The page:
2012-01-12 / Front Page

New yoga studio is open for business on Narragansett Avenue

Island Heron will offer classes that range from beginner to experienced
BY KEN SHANE


Karla Jean Bartley and Heidi Steele are the owners of the newly opened Island Heron yoga studio, which is located in the old Jamestown Press building. Karla Jean Bartley and Heidi Steele are the owners of the newly opened Island Heron yoga studio, which is located in the old Jamestown Press building. One of Jamestown’s newest businesses opened recently in the former Jamestown Press building on Narragansett Avenue. The Island Heron is primarily a yoga studio, but also offers other holistic services. The business is jointly owned by Heidi Steele and Karla Jean Bartley.

Steele was raised in Connecticut. She attended the College of Charleston in South Carolina where she attained a bachelor’s degree in business and tourism. After graduating,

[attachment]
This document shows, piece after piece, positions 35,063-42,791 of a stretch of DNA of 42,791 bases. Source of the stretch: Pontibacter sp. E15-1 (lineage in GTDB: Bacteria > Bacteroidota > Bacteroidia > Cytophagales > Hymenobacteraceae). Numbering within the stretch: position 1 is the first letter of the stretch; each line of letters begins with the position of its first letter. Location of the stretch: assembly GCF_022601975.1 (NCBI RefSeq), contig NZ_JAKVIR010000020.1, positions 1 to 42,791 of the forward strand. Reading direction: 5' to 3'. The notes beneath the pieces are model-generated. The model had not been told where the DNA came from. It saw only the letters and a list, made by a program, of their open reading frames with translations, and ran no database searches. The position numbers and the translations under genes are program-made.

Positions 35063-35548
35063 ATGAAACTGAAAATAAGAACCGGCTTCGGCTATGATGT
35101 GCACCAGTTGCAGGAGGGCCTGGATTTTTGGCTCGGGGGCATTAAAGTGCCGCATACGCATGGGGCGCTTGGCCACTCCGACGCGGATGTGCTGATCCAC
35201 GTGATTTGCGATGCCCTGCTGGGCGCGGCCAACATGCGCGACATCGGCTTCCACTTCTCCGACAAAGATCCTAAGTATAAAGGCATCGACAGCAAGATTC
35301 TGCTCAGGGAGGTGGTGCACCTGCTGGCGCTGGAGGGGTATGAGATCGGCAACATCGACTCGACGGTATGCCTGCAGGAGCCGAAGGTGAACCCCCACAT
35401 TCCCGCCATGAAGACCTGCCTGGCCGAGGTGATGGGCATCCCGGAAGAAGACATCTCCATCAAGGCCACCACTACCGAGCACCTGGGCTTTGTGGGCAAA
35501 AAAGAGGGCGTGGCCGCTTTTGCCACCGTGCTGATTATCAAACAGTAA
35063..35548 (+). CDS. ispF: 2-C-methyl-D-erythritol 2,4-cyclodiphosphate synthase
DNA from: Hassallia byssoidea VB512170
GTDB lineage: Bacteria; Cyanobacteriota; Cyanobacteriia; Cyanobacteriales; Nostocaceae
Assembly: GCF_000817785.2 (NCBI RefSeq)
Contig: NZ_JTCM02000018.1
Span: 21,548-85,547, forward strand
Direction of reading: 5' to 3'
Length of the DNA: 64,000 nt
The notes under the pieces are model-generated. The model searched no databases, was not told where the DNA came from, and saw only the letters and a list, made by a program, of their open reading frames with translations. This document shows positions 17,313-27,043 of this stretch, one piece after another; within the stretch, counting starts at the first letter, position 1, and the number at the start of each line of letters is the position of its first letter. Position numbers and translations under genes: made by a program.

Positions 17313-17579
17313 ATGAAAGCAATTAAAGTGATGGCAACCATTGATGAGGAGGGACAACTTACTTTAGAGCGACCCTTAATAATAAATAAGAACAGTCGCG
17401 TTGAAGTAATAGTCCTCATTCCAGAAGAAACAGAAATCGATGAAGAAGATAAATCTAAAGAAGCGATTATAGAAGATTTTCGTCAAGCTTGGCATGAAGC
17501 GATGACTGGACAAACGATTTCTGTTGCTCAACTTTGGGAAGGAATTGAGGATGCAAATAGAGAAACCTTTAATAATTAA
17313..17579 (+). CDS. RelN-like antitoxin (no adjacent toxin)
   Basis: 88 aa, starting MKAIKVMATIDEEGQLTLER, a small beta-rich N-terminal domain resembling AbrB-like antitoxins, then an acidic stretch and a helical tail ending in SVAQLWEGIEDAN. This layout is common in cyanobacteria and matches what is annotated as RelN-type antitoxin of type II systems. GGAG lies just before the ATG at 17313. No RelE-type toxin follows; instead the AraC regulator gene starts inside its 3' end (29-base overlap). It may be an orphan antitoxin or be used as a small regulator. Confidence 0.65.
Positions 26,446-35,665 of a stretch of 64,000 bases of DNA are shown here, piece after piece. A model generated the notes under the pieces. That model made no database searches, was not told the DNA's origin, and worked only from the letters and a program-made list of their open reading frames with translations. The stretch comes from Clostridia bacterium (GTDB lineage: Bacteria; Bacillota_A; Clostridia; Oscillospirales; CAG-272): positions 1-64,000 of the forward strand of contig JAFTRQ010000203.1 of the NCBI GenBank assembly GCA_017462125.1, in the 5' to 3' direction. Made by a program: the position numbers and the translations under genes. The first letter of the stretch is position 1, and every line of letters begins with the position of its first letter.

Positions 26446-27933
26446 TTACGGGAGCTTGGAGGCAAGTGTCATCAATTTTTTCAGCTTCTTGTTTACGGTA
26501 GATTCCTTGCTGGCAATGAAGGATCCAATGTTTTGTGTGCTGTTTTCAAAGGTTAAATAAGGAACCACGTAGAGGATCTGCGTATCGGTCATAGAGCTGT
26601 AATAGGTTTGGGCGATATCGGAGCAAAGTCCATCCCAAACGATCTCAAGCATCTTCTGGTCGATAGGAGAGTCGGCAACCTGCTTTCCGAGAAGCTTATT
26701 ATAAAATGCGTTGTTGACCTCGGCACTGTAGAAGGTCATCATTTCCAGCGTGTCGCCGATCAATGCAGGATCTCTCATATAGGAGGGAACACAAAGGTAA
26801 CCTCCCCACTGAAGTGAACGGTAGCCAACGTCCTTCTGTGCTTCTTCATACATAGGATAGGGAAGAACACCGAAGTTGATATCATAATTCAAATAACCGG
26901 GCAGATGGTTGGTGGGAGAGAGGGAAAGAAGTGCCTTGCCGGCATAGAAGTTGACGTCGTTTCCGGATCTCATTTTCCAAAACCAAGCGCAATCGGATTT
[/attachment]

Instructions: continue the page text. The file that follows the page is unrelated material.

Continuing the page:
Steele spent about a year traveling around the world before finally landing in Providence about six years ago.

The new Jamestown resident’s interest in yoga began while she was in college. She did some training in India, and then trained at the Kripalu Center for Yoga & Health in western Massachusetts. There she was instructed by Shiva Rea in the prana flow style of yoga, which Steele teaches today.

Although Island Heron is Steele’s first yoga studio, she has a long-time passion for the discipline. “It’s always been in my blood since I took my first yoga class,” she said. “I knew that it was what I was meant to do. It’s the only thing I’ve never questioned in my life.”

Steele said that yoga is what she loves, and what she cares about. “It’s brought me to several places. I’m always a student. I’ll be a lifelong student.”

Bartley grew up in Green, R.I., in the northwest part of the state. She attended the University of Rhode Island where she majored in English with an art history minor.